Monday, August 31, 2020

More than Twice as Many RussiansDoubt New Moscow Vaccine as Take Pride in It, Levada Survey Finds

Paul Goble

            Staunton, August 28 – Vladimir Putin celebrated Russia being the first to announce a vaccine, but a new Levada poll suggests Russians are less impressed. Forty percent said they distrusted the discovery (and another 10 percent said they were indifferent), more than twice the 18 percent who said they took pride in it (

            Today, Russian officials report registered 4829 new cases of infection of the coronavirus, bringing that total to 980,405, and 110 new deaths, boosting that toll to 16,914 ( Officials added that a large share of the fatalities were among those over 65 (

            Again today, as in recent weeks, the defense ministry did not release statistics on how many soldiers have come down with the coronavirus or died from the disease. Instead, it put out data only about the number of uniformed personnel who had been cured – just over 10,000. It is difficult if not impossible to extrapolate from that to the number of infected and deaths.

            Discussion of the vaccine continued to dominate coverage of the pandemic. Putin’s press secretary Dmitry Peskov said that he for one would not get inoculated, demonstrating that the choice to do so will be voluntary but sending a message to others that they won’t face serious problems with the authorities if they too refuse (

            Again, officials said that they would not inoculate children at least not this year ( But serious disagreements emerged on how much herd immunity has been achieved, with some saying that millions of Russians are now immune butothers questioning that figure ( and

            Ever more often, Russian officials suggested that wearing masks and maintaining social distance will play a greater role in defeating the pandemic than the vaccine will (

            Moscow sent a shipment of the vaccine to Belarus, making that country the first to receive one (; and responding to US sanctions of the Russian lab which developed the vaccine, the Russian foreign ministry said it has questions about US labs (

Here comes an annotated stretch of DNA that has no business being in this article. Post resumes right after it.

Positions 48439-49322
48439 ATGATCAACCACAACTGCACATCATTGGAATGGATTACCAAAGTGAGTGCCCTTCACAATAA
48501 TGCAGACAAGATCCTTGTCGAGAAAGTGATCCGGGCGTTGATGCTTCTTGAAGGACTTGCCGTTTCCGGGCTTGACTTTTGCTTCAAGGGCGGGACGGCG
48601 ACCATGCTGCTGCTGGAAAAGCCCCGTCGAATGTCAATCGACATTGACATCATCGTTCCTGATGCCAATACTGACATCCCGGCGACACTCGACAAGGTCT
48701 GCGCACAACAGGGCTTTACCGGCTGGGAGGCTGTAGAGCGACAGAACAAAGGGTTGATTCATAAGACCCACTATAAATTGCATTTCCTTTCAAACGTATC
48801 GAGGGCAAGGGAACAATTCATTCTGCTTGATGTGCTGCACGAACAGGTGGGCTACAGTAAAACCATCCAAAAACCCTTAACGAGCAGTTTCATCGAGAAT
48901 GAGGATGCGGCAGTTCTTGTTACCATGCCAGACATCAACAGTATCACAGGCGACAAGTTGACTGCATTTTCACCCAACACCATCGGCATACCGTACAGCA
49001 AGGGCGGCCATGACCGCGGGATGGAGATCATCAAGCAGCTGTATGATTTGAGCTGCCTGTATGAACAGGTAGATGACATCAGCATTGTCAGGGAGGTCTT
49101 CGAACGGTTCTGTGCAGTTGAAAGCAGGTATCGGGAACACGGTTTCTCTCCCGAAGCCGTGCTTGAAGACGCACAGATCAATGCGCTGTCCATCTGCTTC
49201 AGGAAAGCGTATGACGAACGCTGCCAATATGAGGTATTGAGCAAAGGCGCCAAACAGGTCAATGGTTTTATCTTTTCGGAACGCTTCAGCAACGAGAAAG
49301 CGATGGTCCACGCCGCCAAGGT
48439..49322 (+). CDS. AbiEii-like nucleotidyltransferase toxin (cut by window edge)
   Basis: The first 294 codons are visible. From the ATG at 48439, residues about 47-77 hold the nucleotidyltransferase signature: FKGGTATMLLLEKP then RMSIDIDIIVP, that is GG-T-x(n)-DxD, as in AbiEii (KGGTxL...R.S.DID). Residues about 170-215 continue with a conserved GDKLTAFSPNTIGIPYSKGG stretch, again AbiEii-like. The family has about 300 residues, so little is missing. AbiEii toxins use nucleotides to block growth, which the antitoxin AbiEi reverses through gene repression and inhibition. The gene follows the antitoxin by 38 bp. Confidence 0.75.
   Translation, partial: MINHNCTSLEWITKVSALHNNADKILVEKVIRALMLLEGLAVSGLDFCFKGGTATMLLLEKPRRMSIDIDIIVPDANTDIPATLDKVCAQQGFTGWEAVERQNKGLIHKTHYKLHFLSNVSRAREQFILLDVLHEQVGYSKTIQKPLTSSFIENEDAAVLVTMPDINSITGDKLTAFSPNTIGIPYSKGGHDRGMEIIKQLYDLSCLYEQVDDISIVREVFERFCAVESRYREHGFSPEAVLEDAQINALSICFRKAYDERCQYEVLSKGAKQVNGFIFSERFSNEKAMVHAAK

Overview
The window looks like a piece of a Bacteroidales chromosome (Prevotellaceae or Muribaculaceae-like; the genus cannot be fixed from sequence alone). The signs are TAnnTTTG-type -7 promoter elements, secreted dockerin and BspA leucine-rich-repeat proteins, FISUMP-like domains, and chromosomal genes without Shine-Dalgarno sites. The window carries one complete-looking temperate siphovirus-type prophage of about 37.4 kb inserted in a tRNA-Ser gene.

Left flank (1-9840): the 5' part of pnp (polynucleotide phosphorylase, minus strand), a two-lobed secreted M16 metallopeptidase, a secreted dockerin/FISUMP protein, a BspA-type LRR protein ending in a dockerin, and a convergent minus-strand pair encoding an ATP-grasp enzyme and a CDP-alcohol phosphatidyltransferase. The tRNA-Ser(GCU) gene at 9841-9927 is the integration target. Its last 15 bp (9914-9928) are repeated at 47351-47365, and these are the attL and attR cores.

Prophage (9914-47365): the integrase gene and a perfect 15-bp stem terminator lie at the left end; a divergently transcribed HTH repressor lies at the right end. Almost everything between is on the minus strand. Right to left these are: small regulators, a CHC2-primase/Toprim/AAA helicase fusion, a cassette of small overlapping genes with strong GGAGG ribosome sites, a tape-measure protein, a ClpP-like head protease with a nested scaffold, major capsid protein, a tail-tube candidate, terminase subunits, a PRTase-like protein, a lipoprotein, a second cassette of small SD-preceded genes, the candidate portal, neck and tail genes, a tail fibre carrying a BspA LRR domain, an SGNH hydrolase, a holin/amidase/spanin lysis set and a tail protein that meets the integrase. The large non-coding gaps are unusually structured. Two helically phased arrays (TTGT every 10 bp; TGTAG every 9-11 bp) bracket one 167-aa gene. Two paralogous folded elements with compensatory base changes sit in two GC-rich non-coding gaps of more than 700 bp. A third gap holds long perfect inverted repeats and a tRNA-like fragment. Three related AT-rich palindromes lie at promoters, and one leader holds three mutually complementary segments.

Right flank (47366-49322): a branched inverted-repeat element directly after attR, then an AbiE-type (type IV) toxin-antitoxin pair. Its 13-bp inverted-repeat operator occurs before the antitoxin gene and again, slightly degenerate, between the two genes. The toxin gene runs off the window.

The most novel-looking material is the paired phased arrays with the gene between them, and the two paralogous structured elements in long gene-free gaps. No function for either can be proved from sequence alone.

Moscow officials continued to insist that the pandemic is “under control,” although some conceded that it won’t be completely defeated until next summer ( and But beyond the ring road, the coronavirus continued to ebb and flow with re-openings and re-closings continuing (

            As September 1 approaches, discussion about what school life will look like this year intensified. Almost half of Russians oppose having their children wear masks in school (47 percent) although in many places this will be required ( including most higher education institutions (

            Officials announced that there will be serious restrictions on parents visiting schools and that classes will move about on their own schedules rather than all at once to minimize the spread of the coronavirus ( and

            Russian spending has returned to pre-crisis levels, but economists say that much of this reflects pent up demand and government aid and won’t be sustained for long ( and

            And two out of five heads of companies say that they do not think they will be able to meet their tax and other obligations to the state this year (

            Meanwhile, in other pandemic-related developments from Russia today,

·         Moscow residents continue to try to avoid public transit, preferring their own vehicles; but officials warn that people must wear masks or face the prospect that the authorities will have to reimpose draconian controls ( and

·         Russian officials say that resorts have not become the super spreader locations many feared. For every 10,000 visitors to them, there have been only six infections (

·         Russian oil and gas companies are counting on the vaccine to send air travel back up and save their branch (

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